raised bed with bark chip path round it

This will make walking and kneeling around the bed easier. It will also suppress weeds.

1. Height of the Raised Bed Sides

Double height sides

If you want your raised bed to be higher then simply add more rows of gravel boards. The picture on the right shows two rows of gravel boards adding an additional 10cm (4in) to the height.

Remember though, the side posts will need to be 10cm (4in) longer for each additional row of gravel boards.

2. Method of Construction

When scanning various books and internet sites we noticed that some recommend constructing the entire frame first then lifting it into the raised bed area. We tried that and our advice is don’t do it!

There is no doubt at all that the frame will break if a single person attempts to lift it into place. It really requires four people to lift it into place for no clear benefit over the method we suggest above.

Wrong way to construct raised bed

Constructing the entire frame first. Not a good idea!

3. Covering the Top

If you plan to grow low height plants (e.g. strawberries) or if you want some frost protection at the start of the season then covering the top with some form of clear plastic or horticultural fleece is an easy option. You will need at least two levels of gravel board but only fill with soil to the first level.

Then cover the top with clear plastic or horticultural fleece. We used corrugated plastic. It can easily be attached to the corner posts.


Cats can be a real problem for the raised bed gardener. Not only do they dig large holes in your freshly dug raised bed but they poo and wee in them making your produce an unappetising choice!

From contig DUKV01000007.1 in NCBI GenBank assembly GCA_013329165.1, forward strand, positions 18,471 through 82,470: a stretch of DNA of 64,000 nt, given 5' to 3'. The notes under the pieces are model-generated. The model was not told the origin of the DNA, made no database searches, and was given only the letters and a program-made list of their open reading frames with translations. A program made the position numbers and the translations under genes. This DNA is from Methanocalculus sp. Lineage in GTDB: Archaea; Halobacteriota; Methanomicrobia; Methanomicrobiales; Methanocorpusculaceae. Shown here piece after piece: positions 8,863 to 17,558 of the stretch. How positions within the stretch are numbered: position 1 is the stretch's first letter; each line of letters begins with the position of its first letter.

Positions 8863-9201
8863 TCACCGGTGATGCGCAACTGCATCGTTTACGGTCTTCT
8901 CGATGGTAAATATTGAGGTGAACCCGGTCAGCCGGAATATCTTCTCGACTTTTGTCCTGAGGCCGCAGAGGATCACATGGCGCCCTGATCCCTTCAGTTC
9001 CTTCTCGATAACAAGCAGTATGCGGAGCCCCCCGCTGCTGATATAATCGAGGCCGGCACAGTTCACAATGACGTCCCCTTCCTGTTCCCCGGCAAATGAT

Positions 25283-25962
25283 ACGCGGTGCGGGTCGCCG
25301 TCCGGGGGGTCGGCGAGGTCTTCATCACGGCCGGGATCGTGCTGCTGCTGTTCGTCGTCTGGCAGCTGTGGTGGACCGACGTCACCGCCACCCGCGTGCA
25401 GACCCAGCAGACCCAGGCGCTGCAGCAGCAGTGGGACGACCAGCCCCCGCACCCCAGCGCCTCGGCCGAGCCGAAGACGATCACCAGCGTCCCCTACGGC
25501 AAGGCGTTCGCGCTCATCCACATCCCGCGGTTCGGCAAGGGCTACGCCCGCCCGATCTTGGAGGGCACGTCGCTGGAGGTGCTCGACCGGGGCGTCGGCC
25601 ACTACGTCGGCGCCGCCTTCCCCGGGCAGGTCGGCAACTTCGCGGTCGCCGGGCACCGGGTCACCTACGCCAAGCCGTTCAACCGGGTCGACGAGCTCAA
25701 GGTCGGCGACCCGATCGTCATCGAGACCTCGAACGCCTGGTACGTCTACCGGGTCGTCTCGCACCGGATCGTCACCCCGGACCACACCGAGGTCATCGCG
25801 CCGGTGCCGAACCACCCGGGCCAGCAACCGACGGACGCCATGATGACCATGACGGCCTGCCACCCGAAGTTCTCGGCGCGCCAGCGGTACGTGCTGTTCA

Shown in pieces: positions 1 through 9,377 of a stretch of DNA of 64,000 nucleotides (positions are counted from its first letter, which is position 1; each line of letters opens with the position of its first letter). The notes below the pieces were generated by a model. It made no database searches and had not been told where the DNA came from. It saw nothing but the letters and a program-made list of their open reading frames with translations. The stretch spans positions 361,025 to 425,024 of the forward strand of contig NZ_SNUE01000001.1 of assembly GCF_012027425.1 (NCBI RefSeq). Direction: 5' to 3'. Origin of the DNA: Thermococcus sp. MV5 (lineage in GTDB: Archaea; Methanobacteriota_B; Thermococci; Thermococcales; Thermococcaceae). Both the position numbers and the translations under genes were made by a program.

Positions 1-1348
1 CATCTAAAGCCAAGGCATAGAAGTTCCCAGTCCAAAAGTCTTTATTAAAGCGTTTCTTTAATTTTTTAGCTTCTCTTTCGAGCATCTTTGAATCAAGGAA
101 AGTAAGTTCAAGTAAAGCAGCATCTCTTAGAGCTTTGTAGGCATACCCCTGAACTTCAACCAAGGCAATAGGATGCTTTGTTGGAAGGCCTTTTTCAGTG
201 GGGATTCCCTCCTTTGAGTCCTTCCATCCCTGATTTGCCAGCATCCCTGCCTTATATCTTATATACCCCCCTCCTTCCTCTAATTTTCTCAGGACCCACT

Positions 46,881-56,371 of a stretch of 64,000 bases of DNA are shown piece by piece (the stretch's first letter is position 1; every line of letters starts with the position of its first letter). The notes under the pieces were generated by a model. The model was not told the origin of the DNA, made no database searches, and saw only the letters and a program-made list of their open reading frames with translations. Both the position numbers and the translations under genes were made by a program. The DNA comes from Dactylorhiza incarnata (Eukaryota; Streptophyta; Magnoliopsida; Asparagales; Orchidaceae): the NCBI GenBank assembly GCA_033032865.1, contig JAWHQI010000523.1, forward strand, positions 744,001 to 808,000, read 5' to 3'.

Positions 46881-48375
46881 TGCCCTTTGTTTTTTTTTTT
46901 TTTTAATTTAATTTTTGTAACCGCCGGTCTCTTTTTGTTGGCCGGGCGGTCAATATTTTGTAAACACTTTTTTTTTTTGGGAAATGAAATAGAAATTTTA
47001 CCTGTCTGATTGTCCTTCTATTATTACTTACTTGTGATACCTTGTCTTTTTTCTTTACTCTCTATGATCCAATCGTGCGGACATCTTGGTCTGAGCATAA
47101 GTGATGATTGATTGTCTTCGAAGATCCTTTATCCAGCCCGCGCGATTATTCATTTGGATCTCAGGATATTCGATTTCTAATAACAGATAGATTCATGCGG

One common prevention method is to lay
horticultural fleece over the top of your crops – see “Covering the Top” above.

Cat prevention on raised beds

A much cheaper option, free in fact, which works well for us is to put twigs into the soil around the edge of the raised bed. Click the above picture to see a larger version of it. It seems that this is just enough to prevent the cats from getting to the raised bed.


five star rating
21 February 2017
From: Vicky Veggie
Very useful info; we put our posts into the four corners first and screwed the boards afterwards but it’s good to read other possibilities ready for the next box we do!
five star rating
19 April 2015
From: Janz
My beds are on sloped land (approx 1 in 10) nothing major, do my beds need to level or are they ok following the fall of the land, they have been dug to 12\” and rotovated?
OUR ANSWER: They are OK following the lie of the land. You may need to top up with compost more often as the water drains downwards but it should be easily managed.
five star rating
31 August 2014
From: Amanda
Hi, our allotment is on a steep slope so we have terraced with three 4.6m long x 1m wide x 2-3 gravel boards high raised beds. We\’ve read so many differing opinions on whether to line them or not. My inclination is not to in order to let the heavy rains drain away through the joins in the construction rather than pond in the boxes. Has anyone any experience of this please before we fill with soil?
OUR ANSWER: I agree, let the water drain through. There are not many veg which like waterlogged ground. Also, on a level situation you would normally let the water drain down so I think being on a slop is not really much different. You may loose some of the soil gradually but simply top up as required.
five star rating
24 April 2013
From: Not Given
Any suggestions on raising off floor as I have contaminated soil?
OUR ANSWER: I have seen suggestions that lining a raised bed with cardboard is a solution, but this is clearly not true.
The only safe solution is to have a raised bed on legs, there are several different types for sale and I’m sure they will give you some ideas. Pallets (often available for free) could also be used as a base to raise a raised bed off the soil.
five star rating
10 April 2013
From: NG
This is a very useful article.